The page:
Portraits of Wildflowers

Perspectives on Nature Photography

In case you didn’t get enough yellow

with 23 comments

Paloverde Tree Flowering 3421

In case you didn’t get enough yellow from that lone Maximilian sunflower last time, here’s a paloverde tree (Parkinsonia aculeata) that was flowering away along Loop 360 within sight of the sunflower bud on May 5.

© 2016 Steven Schwartzman

Written by Steve Schwartzman

May 29, 2016 at 5:01 AM

Posted in nature photography

Tagged with , , , ,

23 Responses

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  1. Interesting that there is so much yellow to be seen on a tree with the name paloverde.


    May 29, 2016 at 5:33 AM

  2. Yellow and blue make a nice combination, as we have discussed in the past. In this case, having the frame filled with a majority of branches makes a nice composition.

    Steve Gingold

    May 29, 2016 at 6:44 AM

    • It’s me in my maximalist phase. In a recent slide show that I put on, I followed a section of “Less is more” pictures with one called “More is more.” This photograph would have been at home in that second section.

      And yes, we’re both fond of yellow and blue together. Atypically, I haven’t had a lot of chances for that lately because of predominantly overcast skies and more than the average amount of rain.

      Steve Schwartzman

      May 29, 2016 at 6:55 AM

      • I have been reading about the rain in Texas, but assume that you are not in the same danger zone as most of the areas I’ve seen in the news.
        I captured a bit of late spring yellow yesterday which will show up soon, but unfortunately no blue to accompany.

        Steve Gingold

        May 29, 2016 at 7:07 AM

  3. It’s been interesting this year to watch the huisache along highway 146 fade and give way to paloverde. Both have been thick this year, and the paloverde still is hanging on. It is beautiful against a blue sky.

    This is the first year I remember seeing so many examples of one species supplanting another. I happened to be in Galveston on Friday, and was astonished to see the cemetery still filled with flowers. When i stopped to look, I was even more surprised. The coreopsis are almost gone, but the gaillardia have moved in. If there’s even a hint that the clouds are going to move out today, I’ll move in, too, and see if I can get some nice images of the cemetery in its changed clothes.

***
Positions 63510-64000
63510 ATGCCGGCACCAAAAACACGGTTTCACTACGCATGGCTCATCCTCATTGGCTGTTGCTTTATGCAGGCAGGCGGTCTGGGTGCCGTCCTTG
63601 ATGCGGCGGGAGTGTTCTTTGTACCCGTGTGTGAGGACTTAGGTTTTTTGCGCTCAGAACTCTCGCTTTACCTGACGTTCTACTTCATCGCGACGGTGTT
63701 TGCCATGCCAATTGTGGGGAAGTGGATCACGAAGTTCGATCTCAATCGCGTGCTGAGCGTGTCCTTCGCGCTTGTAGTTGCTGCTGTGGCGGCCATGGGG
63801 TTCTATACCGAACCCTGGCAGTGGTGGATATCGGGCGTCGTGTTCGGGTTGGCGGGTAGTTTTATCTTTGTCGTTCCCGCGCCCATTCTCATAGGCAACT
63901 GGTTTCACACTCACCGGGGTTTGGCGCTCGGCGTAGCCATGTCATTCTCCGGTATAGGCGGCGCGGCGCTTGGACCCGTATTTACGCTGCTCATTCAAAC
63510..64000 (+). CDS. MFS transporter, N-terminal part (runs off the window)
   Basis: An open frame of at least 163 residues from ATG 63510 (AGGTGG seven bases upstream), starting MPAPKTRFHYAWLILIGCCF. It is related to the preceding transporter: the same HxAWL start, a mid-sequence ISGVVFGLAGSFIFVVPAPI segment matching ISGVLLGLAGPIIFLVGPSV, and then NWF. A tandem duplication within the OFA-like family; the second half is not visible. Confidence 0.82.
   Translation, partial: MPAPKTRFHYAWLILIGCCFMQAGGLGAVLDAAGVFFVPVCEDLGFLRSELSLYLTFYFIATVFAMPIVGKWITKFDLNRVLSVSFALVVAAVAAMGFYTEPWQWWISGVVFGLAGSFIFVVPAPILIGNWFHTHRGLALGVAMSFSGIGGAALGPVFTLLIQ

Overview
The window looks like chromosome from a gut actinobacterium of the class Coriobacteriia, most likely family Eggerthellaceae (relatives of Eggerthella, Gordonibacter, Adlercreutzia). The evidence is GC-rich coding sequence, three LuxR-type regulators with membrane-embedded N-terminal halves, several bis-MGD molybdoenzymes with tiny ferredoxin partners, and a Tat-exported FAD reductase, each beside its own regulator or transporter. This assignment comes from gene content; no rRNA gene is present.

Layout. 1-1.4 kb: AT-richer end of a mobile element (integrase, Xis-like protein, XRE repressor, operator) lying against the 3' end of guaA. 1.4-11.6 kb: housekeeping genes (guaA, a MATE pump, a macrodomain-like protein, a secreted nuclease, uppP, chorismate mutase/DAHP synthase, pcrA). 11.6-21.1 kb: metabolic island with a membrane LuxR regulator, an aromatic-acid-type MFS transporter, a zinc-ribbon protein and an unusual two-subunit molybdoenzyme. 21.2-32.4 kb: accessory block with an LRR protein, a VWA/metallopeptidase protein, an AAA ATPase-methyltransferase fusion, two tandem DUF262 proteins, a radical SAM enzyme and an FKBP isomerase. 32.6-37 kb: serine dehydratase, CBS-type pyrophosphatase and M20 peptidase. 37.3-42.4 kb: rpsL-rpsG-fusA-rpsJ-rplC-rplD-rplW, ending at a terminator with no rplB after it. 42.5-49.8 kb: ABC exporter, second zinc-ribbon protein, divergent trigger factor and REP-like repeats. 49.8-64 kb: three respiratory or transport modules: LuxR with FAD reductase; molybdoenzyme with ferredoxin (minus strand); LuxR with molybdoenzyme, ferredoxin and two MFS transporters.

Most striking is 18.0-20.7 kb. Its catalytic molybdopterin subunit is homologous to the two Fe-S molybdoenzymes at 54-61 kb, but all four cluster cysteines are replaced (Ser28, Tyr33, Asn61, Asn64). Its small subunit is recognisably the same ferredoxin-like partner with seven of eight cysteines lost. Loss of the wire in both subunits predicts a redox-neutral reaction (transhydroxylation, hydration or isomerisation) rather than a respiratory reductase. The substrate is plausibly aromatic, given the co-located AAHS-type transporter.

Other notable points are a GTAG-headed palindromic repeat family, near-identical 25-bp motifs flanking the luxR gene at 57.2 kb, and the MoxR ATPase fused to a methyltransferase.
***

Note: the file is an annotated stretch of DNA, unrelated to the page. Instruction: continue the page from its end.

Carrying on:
May 29, 2016 at 7:12 AM

    • I like your metaphor of changed clothes. I’ve heard native plant people refer to the seasonal succession of wildflowers on the same plot of ground as time-share, borrowing from a phenomenon much newer than wearing clothing.

      I do hope you make it back to the Galveston cemetery today to document the floral change-over. You’d have the beginnings of a through-the-seasons series.

      Steve Schwartzman

      May 29, 2016 at 7:26 AM

  4. Good morning, Steve,
    I like this flowering tree a lot. We did get some yellow here, too, lately [http://tinyurl.com/z8yx53x].
    Enjoy the Memorial Day weekend,


    May 29, 2016 at 9:28 AM

    • These trees are favorites of mine when they’re fully flowering, as this one was. I expect you’ve seen a few out by Fredericksburg, too.

      Steve Schwartzman

      May 29, 2016 at 9:38 AM

      • Well, actually I haven’t. But then I’m usually not looking enough for nature’s beauty. 😦


        May 29, 2016 at 12:43 PM

  5. I’ve never seen one of these trees. Beautiful photo, Steve!

    Lavinia Ross

    May 29, 2016 at 11:19 AM

    • This is a warm-climate tree, and that’s why it grows in the southwest of the United States but not further north. When we visited Arizona a couple of years ago we additionally found a different species there that’s also called paloverde.

      Steve Schwartzman

      May 29, 2016 at 1:52 PM

  6. I have been to Palo Verde in Costa Rica and know the tree well. I didn’t know it was grown over there!!


    May 29, 2016 at 11:40 AM

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